Yet another "Pole" who can't speak Polish
Is the term 'Polak' derogatory?
I made a point to often say "I am a Polak" (not Polack though), the way many people here in Canada say "I am a Newfie" as an introduction. This disarms any other typical questions like "Where are you from" (I still speak with pronounced accent), to which I usually respond - "From Mississauga" (a Toronto's former bedroom community, now the metropolis on its own of almost 400,000. I am not lying actually, I used to live there for 12 years.) And that puts any further loaded questions to bed. People can differentiate, even if they are from the lowest strata of the society. I have to, unfortunately, admit that a lot of Poles around here are not the ones you would like to party together.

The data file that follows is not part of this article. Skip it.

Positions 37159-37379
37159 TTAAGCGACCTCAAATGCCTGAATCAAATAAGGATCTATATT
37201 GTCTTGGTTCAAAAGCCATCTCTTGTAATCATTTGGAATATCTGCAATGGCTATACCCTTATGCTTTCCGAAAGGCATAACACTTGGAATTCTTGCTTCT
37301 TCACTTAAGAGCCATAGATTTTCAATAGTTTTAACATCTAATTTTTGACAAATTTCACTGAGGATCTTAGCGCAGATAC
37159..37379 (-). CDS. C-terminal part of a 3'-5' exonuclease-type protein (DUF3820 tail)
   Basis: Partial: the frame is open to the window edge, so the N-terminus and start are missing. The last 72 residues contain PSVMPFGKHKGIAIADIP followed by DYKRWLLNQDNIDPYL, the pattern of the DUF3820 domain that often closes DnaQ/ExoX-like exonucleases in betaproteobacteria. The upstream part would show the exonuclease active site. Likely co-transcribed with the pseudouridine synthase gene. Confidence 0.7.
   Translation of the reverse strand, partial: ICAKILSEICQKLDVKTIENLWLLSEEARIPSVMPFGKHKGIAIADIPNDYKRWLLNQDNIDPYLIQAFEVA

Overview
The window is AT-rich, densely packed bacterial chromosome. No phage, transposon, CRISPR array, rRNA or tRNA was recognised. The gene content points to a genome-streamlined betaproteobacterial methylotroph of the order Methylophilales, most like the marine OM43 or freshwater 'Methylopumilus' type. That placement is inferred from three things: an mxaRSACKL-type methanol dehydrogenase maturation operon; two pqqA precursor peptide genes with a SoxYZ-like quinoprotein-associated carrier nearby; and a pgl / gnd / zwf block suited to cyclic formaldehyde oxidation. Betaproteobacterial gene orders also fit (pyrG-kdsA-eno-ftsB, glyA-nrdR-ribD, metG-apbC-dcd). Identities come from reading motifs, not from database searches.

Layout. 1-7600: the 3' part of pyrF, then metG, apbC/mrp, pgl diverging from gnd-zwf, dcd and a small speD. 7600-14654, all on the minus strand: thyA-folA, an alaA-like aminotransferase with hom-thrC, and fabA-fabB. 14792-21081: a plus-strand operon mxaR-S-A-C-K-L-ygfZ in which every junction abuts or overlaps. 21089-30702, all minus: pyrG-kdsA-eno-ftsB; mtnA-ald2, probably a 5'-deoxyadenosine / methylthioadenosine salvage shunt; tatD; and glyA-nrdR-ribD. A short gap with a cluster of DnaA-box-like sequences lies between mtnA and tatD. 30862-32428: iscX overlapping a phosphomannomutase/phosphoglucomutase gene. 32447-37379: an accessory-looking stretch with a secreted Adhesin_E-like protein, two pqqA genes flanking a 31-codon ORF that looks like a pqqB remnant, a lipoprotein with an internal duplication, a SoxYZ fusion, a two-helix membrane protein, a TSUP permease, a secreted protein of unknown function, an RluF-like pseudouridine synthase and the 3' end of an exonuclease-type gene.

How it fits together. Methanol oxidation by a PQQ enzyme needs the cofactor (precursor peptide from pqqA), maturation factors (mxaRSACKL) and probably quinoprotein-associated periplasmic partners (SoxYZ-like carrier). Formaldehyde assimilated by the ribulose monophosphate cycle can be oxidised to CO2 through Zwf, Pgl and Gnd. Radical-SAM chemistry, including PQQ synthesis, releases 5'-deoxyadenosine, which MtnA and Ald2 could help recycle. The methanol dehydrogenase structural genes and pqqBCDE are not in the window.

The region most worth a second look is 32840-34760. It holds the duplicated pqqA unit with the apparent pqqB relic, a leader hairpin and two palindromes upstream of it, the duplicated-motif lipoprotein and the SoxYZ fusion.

Long time ago I was very sensitive to all sorts of Polishness issues: I often felt guilty for offences committed by my countrymen. Not any more. I am responsible only for my own behaviour. Why should I feel ashamed for a behaviour of some "kurwa" men? Do you want to call me a Polak? That's fine. As I said - people can see a difference. For example, last night I had an interesting conversation about stoics, stoicism, and the book "A Guide to the Good Life: The Ancient Art of Stoic Joy" in a blue collar bar - would you believe it? A Brit, and a Scot, and an Irish, a Cherman(*) and a Pole - all having a good time, with a bit of philosophical twist?
(*) He is actually a German, but we poke fun of his accent and call him Rudi the Cherman, assolutely!